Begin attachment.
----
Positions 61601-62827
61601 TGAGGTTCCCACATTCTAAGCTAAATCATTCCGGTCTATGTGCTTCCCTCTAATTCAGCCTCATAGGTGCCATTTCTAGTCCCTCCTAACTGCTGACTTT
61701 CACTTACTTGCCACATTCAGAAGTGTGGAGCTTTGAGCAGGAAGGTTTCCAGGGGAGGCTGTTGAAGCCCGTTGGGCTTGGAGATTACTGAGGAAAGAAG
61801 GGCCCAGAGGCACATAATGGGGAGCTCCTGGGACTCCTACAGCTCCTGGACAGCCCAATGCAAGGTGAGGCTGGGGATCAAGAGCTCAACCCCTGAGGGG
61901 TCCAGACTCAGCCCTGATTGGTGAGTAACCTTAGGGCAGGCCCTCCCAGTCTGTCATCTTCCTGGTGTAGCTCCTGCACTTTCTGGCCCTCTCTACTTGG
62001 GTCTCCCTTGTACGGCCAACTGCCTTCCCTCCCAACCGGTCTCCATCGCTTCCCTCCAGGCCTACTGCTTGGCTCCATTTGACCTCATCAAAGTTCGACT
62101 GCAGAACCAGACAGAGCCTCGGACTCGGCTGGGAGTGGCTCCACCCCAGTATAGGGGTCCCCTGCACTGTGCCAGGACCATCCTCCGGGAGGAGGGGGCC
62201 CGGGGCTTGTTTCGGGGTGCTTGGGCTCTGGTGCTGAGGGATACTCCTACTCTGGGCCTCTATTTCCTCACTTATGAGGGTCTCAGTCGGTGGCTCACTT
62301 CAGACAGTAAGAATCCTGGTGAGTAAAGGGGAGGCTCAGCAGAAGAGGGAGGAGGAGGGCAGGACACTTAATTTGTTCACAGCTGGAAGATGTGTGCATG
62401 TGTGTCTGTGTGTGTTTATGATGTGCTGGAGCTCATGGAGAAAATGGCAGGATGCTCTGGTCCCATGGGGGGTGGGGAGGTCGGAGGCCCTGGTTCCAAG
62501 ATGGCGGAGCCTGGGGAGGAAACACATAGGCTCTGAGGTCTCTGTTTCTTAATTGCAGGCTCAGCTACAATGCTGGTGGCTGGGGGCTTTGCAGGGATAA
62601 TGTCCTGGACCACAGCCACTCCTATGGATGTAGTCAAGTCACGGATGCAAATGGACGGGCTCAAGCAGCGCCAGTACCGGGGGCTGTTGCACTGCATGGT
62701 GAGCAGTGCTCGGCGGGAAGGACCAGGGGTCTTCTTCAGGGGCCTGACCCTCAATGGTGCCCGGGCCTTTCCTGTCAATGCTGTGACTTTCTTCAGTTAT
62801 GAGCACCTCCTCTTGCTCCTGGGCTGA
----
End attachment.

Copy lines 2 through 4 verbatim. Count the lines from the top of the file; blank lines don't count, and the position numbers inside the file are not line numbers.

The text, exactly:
61601 TGAGGTTCCCACATTCTAAGCTAAATCATTCCGGTCTATGTGCTTCCCTCTAATTCAGCCTCATAGGTGCCATTTCTAGTCCCTCCTAACTGCTGACTTT
61701 CACTTACTTGCCACATTCAGAAGTGTGGAGCTTTGAGCAGGAAGGTTTCCAGGGGAGGCTGTTGAAGCCCGTTGGGCTTGGAGATTACTGAGGAAAGAAG
61801 GGCCCAGAGGCACATAATGGGGAGCTCCTGGGACTCCTACAGCTCCTGGACAGCCCAATGCAAGGTGAGGCTGGGGATCAAGAGCTCAACCCCTGAGGGG